Better instead to ask who, in the cut (literally) and thrust world of international commerce really makes the big livestock sector sit up and listen. The answer is simple: those who bankroll them. The expansion of mega-industrial agriculture is financed in two basic ways: first, by companies avoiding the tab for the environmental carnage they cause; and, second, by financiers turning a blind eye.

The scale of the financial sector’s involvement is revealed in new research released by Feedback[OW1] . In April alone, 3,000 investors backed the world’s 35 largest meat and dairy corporations to the tune of $228bn. On the list are a host of well-known UK-based financial institutions, from highstreet banks like HSBC and Barclays through to pension and savings firms like Prudential and Legal & General. Mega-meat is today’s unrivalled cash cow.

Whichever way you look at it, financing a forest-destroying, climate-accelerating industry is a risky business. After all, this is capital that invariably traces bank to individual savers and pension holders. You don’t have to be a vegan to object to hamburgers that rob indigenous communities of their homes or that is driving orangutans, and other species, including our own, to the brink of extinction.

Then, there’s the small matter of “stranded assets” to consider. Recent months have seen oil giants Shell and BP write down their proven assets by billions of dollars. As it turns out, digging up fossil fuels during a climate emergency turns out not only to be a bad idea, but also a terrible investment. We’re reaching Peak Livestock just as we are Peak Oil – a reality that will cost investors dear if they prove slow to act.

Not all financiers are blind to the dangers. Indeed, our research shows efforts by some to “engage” the worst offending corporations. In a recent move, for example, a group of seven major European investment firms has threatened to pull out of the Brazilian beef and grain markets entirely if Amazonian deforestation isn’t curbed.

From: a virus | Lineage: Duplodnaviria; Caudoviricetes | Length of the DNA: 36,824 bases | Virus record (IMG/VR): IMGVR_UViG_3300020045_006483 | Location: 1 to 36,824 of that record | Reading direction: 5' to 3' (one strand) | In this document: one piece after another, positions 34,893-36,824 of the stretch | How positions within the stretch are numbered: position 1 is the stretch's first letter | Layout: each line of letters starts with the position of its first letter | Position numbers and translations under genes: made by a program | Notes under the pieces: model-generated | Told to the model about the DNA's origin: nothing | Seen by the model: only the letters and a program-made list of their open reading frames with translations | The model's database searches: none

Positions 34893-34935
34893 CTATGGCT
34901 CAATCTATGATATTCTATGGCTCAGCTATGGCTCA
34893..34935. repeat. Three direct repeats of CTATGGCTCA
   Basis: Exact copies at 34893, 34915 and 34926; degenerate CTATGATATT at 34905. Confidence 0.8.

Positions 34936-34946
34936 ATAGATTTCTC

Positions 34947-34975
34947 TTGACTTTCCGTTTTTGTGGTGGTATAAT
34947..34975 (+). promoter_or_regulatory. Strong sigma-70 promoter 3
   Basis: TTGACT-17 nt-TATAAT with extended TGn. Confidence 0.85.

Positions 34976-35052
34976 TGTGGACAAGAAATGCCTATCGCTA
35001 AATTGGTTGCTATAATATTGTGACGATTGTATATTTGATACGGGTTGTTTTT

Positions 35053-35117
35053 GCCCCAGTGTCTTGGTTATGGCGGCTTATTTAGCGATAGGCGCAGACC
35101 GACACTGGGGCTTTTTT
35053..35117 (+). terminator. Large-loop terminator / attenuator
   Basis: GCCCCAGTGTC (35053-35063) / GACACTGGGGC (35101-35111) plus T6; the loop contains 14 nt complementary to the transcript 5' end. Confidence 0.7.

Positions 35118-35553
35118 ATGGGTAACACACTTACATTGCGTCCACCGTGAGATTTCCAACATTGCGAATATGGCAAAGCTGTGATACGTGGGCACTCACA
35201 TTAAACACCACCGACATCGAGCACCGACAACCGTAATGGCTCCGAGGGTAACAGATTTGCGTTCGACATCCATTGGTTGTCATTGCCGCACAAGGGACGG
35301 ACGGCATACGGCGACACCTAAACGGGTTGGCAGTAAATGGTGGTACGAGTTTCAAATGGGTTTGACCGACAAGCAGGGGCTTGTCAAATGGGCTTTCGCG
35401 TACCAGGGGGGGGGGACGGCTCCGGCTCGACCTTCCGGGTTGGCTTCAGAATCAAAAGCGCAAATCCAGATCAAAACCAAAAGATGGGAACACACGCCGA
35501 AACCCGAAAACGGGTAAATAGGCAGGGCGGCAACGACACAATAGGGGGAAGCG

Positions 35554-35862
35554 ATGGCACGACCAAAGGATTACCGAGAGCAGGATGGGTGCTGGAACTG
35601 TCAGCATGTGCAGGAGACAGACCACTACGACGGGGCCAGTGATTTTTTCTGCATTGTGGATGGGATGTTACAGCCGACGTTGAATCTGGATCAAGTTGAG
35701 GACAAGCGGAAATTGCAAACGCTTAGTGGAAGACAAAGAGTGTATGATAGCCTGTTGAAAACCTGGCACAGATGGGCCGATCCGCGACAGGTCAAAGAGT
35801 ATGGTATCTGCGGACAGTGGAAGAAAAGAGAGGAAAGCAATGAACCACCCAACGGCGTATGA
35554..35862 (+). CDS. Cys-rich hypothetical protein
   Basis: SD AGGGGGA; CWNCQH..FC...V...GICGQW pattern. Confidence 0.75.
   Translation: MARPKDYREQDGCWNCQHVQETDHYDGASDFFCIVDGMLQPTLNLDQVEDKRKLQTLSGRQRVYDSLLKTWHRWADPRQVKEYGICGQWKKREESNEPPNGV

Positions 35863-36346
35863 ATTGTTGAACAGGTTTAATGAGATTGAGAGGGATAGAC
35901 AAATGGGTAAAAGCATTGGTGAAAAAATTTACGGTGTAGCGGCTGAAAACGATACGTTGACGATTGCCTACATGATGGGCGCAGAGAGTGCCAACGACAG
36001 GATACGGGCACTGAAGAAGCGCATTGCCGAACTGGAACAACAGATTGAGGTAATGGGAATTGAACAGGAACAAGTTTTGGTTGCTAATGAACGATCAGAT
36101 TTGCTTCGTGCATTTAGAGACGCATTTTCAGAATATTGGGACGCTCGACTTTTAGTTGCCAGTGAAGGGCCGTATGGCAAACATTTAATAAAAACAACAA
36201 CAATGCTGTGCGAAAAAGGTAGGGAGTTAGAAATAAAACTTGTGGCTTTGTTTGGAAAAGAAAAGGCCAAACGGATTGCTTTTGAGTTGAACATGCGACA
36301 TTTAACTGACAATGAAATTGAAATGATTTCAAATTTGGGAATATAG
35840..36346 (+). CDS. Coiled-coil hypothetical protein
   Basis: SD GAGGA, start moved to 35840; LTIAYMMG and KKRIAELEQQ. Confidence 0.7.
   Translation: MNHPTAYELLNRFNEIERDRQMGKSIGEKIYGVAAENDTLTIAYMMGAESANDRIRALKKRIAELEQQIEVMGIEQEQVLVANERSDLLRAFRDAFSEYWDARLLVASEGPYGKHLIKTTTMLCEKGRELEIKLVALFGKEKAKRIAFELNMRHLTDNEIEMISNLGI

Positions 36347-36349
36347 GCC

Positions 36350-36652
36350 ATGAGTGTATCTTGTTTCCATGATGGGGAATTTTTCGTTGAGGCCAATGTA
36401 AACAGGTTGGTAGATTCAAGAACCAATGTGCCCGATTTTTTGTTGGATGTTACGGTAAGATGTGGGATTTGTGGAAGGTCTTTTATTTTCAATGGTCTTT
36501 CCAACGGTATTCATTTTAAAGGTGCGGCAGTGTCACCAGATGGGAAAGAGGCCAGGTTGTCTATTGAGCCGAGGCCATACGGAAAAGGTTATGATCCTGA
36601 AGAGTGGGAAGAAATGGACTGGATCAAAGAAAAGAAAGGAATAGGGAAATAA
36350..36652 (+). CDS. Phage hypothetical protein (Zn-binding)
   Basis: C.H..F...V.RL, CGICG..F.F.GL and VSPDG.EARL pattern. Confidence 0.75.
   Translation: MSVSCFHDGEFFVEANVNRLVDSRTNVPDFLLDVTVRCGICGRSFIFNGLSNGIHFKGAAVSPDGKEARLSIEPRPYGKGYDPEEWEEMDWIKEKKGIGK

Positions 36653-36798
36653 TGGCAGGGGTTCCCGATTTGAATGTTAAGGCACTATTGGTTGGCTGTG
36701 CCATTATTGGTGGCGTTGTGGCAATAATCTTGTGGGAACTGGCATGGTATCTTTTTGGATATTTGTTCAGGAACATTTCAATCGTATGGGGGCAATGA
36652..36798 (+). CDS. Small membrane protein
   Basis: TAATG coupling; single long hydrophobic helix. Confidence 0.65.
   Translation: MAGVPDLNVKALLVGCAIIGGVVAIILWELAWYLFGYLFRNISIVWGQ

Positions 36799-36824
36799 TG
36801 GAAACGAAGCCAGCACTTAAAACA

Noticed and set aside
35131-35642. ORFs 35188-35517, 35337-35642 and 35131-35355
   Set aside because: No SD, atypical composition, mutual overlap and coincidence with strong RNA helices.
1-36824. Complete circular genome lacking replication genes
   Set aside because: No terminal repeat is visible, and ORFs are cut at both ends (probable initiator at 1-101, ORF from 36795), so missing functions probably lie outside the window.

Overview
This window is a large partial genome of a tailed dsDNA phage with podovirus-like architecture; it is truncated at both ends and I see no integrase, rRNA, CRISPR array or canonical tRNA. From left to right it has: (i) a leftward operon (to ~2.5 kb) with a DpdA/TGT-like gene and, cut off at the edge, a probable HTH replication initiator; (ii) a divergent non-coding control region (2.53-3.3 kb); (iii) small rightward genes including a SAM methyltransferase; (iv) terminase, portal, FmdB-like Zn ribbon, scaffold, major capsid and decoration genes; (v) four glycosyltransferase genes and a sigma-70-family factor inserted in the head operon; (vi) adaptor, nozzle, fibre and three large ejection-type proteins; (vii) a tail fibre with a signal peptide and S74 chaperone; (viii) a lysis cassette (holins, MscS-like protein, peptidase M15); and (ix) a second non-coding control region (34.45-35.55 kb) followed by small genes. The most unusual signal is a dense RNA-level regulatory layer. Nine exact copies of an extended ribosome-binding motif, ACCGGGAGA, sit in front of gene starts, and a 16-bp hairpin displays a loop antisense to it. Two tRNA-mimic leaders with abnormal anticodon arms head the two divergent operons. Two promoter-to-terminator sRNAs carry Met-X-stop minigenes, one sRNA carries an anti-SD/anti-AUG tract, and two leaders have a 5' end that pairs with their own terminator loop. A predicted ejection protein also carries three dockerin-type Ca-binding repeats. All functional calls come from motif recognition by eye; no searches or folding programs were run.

Far from making substantive changes, however, the sector’s mega-producers seem more intent on greenwashing. Take Brazilian food processing giant JBS’s climate footprint. Independent research estimated it to generate 280m tonnes of carbon dioxide in 2016, roughly the same at that of Taiwan. JBS’s own calculation: a piffling 8.9m tonnes.

Engagement clearly isn’t working. Once the world’s rainforests are gone, they’re not coming back. Cut down many more trees and runaway climate change will become inevitable. Now is the moment for the bankrolling of Big Livestock to end. For lenders’ own financial health as much as the planet’s wellbeing, divestment and defunding is the only rational option left on the table.

Let’s hope Bolsonaro’s illness is benign. Let’s also hope it spurs the urgent action needed to protect lives and livelihoods, including saving the Amazon from the flames. Meanwhile, financial institutions should also learn from the pandemic. Business-as-usual is no longer an option: it’s time to cut meat and dairy corporation’s financial fodder.

Carina Millstone is executive director of Feedback, regenerating nature by transforming our food system